Subjective tinnitus is the more common of the two and is only able to be heard by the patient. On the other hand, objective tinnitus can be heard by doctors with a special tool. In the comprehensive TENT-A studies, only subjective tinnitus patients were included in the research. As a result, it is unknown whether people with objective tinnitus could benefit from bimodal neuromodulation or neuromodulation of another kind.

Is Neuromodulation Invasive?

Just like there are multiple forms of stimuli used in neuromodulation, there are different treatments that require differing levels of invasiveness. Invasive methods are not currently FDA-approved but involve surgically implanting a device to send electrical signals to your brain. The hope is that it trains your brain to ignore tinnitus, and clinical trials are currently underway to test its treatment capability. Most research surrounding neuromodulation is about the noninvasive methods, though the Lenire device used in the TENT-A studies is the only method currently FDA-approved.

Other Treatments in the Meantime

While we wait for further trials and FDA approval, hearing aids and maskers have helped patients with tinnitus in the past and may help you too. Additionally keeping your ears clean and free of obstruction can alleviate some of the symptoms.

Schedule a Consultation

If you are suffering from tinnitus, we recommend scheduling a consultation with one of our providers to speak about your options today and take the next steps toward relief. Contact Hearing Doctors of New Jersey in Livingston, NJ today.

Hearing Aids

Can Tinnitus Be Cured?

Tinnitus is a condition well-known for its primary symptom: hearing a phantom noise. It can have a variety of causes, and while there isn’t exactly a cure, there are several treatment options. At Hearing Doctors of New Jersey, we provide our patients with a proprietary tinnitus hearing assessment to ensure they receive the treatment plan that works best for them.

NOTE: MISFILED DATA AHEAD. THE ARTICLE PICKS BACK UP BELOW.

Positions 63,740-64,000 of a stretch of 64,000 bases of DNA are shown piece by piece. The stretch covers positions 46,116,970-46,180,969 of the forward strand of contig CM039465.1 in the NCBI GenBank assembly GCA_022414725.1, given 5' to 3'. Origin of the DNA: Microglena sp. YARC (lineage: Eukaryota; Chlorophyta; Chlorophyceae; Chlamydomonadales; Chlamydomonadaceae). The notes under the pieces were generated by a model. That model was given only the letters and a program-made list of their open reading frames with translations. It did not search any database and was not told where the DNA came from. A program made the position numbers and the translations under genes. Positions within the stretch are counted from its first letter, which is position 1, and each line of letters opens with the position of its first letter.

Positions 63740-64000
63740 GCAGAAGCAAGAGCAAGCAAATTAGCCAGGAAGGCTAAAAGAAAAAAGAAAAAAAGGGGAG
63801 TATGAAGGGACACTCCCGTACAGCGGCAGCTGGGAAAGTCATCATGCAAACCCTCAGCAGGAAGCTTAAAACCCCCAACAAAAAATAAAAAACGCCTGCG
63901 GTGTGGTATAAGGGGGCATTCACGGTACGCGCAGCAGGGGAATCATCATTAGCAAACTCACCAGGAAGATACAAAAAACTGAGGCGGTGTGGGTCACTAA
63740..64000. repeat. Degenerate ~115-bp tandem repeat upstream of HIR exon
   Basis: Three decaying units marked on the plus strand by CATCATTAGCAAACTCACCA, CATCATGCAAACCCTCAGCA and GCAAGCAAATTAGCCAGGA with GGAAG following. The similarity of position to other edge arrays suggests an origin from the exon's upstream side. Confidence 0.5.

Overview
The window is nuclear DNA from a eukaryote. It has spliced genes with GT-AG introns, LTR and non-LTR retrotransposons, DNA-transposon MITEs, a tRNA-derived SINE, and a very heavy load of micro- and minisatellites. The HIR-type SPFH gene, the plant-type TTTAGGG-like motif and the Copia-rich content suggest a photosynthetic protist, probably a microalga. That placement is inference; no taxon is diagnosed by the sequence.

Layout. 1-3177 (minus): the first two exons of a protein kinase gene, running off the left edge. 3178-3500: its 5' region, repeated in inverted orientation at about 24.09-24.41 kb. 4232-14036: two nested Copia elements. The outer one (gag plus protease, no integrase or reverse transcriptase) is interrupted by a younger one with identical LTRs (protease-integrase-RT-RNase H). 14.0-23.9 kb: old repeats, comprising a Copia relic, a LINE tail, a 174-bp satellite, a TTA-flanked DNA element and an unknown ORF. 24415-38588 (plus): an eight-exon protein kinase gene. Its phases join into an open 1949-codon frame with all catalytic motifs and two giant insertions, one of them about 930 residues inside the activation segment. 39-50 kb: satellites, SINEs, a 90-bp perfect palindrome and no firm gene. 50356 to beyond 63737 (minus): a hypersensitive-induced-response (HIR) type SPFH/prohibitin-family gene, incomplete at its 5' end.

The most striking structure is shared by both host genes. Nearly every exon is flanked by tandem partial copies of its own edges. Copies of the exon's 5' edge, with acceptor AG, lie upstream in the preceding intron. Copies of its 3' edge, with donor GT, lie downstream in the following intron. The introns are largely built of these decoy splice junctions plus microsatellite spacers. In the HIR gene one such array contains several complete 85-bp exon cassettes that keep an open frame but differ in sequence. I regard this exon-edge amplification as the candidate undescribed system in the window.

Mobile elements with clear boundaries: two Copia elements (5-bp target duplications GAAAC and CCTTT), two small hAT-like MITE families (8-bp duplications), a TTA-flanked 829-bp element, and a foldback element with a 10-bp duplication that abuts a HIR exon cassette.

What Is Tinnitus?

Tinnitus is an auditory disorder where you perceive a sound outside your ears where one does not exist. It’s commonly associated with ringing in the ears but can be described as a roaring sound, whistling, or humming. Migraines can also be an issue with tinnitus as well.

Tinnitus can be experienced after exposure to loud environments or sudden very loud noises, but it can also be a symptom of another condition.

There are also two types of tinnitus: subjective and objective tinnitus. Objective tinnitus is caused by something other people can hear, while subjective tinnitus is when noise is generated in the inner ear and is something other people can’t hear.

Subjective tinnitus is likely what you think of when you think of the disorder. It can be caused by hearing loss, aging, or conditions like Meniere’s disease.

Is There A Cure For Tinnitus?